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$1M grant allows public health and counseling cohorts to aid disabled pupils with high needs

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Two academic departments at JSU have been jointly awarded $1 million to assist graduate school scholars with helping disabled children with high-intensity needs to avoid academic underachievement.

Dr. Brandi L. Newkirk-Turner, left, and Dr. Chaiqua Harris, far right, join students involved in a program to assist disabled children with high-intensity needs. Graduate student scholars are from JSU’s Department of Communicative Disorders and the Department of Counseling, Rehabilitation and Pyschometric Services. Student scholars receive tuition scholarships, textbooks and a monthly stipend. The funded program is called CALIPSO (Counseling And Language/Literacy In Public Schools and Other Educational Settings).

Graduate student scholars involved in a program to assist disabled children with high-intensity needs are from JSU’s Department of Communicative Disorders and the Department of Counseling, Rehabilitation and Pyschometric Services. Student scholars receive tuition scholarships, textbooks and a monthly stipend. The funded program is called Project CALIPSO (Counseling And Language/Literacy In Public Schools and Other Educational Settings).

Jackson State University’s Department of Communicative Disorders in the School of Public Health and the Department of Counseling, Rehabilitation and Pyschometric Services in the College of Education will share a five-year grant to fund Project CALIPSO (Counseling And Language/Literacy In Public Schools and Other Educational Settings).

Funding is provided by the U.S. Department of Education Office of Special Education Programs. Scholars receive tuition scholarships, textbooks and a monthly stipend.

Qualified personnel shortage

Co-project directors are Dr. Brandi L. Newkirk-Turner in communicative disorders and Dr. Ronica Arnold Branson in counseling and rehabilitation. Newkirk-Turner is an associate professor and department chair. Arnold Branson is an associate professor.

Newkirk-Turner said Project CALIPSO’s collaborative effort is designed to address national, state and district shortages of qualified personnel to serve children with high-intensity needs. She described staffing deficiency as “critical” and the needs of school-age children as “complex.” She believes interdisciplinary expertise is the best way to tackle the shortage of experts and provide the dire support required for pupils.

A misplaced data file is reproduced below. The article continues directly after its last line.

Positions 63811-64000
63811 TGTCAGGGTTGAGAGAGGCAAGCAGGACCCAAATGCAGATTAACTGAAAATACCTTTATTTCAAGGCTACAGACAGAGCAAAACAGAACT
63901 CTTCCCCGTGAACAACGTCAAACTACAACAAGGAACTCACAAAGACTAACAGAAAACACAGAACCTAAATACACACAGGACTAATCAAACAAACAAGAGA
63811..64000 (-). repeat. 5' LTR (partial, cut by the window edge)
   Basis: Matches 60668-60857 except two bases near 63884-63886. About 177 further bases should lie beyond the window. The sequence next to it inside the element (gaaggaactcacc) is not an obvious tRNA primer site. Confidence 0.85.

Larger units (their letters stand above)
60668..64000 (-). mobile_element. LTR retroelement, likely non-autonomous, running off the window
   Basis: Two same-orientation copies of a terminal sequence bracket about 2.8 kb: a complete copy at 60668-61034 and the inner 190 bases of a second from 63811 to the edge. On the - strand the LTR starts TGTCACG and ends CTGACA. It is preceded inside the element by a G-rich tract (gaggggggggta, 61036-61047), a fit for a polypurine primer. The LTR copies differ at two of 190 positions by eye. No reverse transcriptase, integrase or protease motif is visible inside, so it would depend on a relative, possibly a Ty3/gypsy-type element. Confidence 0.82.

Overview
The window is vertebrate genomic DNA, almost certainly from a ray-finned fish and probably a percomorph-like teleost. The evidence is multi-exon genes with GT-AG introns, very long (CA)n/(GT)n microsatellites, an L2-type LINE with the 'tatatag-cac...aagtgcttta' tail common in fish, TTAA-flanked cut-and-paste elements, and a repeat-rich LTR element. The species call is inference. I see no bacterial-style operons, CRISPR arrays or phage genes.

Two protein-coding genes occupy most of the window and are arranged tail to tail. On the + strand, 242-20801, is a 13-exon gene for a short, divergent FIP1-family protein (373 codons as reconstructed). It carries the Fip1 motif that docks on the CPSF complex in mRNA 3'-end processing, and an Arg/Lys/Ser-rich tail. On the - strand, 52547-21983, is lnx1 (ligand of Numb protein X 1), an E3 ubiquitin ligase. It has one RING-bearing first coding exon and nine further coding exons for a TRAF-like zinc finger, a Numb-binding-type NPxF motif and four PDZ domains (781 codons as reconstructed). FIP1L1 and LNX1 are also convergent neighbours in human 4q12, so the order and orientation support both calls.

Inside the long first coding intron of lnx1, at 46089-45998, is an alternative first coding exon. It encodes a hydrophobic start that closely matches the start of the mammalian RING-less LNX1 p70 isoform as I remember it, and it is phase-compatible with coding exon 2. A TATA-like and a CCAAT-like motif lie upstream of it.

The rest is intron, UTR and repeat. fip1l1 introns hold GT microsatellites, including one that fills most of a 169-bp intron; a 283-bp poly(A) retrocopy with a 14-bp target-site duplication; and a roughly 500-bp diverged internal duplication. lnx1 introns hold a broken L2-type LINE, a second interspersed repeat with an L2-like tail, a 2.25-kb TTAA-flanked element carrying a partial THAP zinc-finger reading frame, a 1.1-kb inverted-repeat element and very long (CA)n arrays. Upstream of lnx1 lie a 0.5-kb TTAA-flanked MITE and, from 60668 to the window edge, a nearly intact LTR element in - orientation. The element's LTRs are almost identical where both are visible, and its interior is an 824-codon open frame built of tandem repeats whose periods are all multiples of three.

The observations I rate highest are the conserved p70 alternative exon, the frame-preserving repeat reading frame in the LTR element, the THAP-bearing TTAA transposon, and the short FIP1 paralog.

“There’s a need for “advanced or specialized training in cross-disciplinary design and delivery of evidence-based instruction and intensive individualized intervention,” said Newkirk-Turner, noting the social and emotional difficulties of children. Also, she said they face language and literacy challenges in public schools and other educational settings.

Dr. Brandi L. Newkirk-Turner is a co-project director in the Department of Communicative Disorders in the School of Public Health.

Dr. Brandi L. Newkirk-Turner is a co-project director  in the Department of Communicative Disorders in the School of Public Health.

Dr. Ronica Arnold Branson is co-project director in the Department of Counseling, Rehabilitation and Pyschometric Services in the College of Education.

Dr. Ronica Arnold Branson is a co-project director of Project CALIPSO in the Department of Counseling, Rehabilitation and Pyschometric Services in the College of Education.

Aiding disabled children at risk

Meanwhile, collaborative coursework for the project’s first cohort of scholars began this spring semester. Their studies allowed them to engage in clinical experiences and other activities to address high-intensity needs.

As such, Project CALIPSO will prepare speech-language scholars and counseling graduate scholars to provide the following services to disabled children at risk:

  • Person-centered assessments
  • Evidence-based instruction
  • Individualized and classroom-based interventions

Scholars began the spring semester reading the book “Wonder,” a story about a school-age boy born with a severe facial abnormality. A discussion led scholars to delve into the academic, social and emotional difficulties such students face in a school setting and how to support students with challenges.

Beyond addressing abnormalities, scholars studied special populations that include children with genetic disorders, hearing loss, autism spectrum disorders and attention disorders. Graduates also explored the impact of such conditions on speech, language, literary, social-emotional development and behavior.

In the future, scholars will take additional courses together, complete coordinated clinical experiences and jointly attend specialized trainings and conferences.

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